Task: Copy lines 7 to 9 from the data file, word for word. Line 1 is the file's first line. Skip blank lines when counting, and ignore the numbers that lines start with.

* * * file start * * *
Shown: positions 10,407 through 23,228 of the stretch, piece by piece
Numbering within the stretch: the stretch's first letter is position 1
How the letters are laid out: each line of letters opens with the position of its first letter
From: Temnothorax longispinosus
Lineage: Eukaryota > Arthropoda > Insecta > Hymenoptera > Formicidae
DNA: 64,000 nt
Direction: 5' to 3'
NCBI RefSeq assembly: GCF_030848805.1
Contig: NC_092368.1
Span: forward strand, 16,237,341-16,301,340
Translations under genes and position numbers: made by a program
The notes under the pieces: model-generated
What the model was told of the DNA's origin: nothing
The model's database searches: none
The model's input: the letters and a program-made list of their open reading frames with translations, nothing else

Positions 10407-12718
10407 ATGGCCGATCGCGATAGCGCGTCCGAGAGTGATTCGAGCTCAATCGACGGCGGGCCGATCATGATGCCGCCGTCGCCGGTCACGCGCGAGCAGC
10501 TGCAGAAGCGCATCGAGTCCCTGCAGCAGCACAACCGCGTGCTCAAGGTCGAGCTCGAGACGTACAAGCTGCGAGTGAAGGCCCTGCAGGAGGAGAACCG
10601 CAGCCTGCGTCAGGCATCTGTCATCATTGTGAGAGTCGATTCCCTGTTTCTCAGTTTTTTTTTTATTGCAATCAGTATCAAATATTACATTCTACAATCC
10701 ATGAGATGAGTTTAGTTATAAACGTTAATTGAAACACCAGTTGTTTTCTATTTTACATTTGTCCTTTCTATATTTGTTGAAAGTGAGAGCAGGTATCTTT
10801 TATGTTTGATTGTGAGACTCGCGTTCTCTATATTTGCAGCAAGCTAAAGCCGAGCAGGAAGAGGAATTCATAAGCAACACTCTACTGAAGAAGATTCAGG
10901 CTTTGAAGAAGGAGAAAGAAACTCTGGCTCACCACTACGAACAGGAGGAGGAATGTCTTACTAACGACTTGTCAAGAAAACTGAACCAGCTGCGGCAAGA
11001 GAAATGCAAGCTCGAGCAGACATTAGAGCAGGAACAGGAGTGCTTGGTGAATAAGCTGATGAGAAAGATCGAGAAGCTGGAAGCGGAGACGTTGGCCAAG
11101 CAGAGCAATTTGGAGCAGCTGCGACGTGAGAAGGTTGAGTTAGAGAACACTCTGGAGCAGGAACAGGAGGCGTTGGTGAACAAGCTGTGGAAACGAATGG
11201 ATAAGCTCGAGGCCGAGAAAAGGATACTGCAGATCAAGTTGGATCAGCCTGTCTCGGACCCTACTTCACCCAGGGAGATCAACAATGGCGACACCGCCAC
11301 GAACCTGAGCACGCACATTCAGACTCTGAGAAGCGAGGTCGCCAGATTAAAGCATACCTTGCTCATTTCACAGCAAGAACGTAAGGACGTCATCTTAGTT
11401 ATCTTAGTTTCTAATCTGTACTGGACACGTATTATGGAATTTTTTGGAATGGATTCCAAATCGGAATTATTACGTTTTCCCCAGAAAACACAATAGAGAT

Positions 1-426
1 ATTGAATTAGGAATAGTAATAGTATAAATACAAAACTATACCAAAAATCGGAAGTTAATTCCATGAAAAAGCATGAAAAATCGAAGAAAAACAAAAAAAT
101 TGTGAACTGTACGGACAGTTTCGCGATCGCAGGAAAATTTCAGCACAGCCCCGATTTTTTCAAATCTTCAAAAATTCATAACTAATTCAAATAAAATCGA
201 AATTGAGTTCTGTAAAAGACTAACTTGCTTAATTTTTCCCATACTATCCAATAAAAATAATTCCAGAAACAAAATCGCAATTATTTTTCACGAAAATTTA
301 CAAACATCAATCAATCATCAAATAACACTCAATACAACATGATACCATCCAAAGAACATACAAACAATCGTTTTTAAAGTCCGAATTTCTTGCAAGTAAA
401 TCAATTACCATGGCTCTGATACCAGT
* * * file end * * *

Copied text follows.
Direction: 5' to 3'
NCBI RefSeq assembly: GCF_030848805.1
Contig: NC_092368.1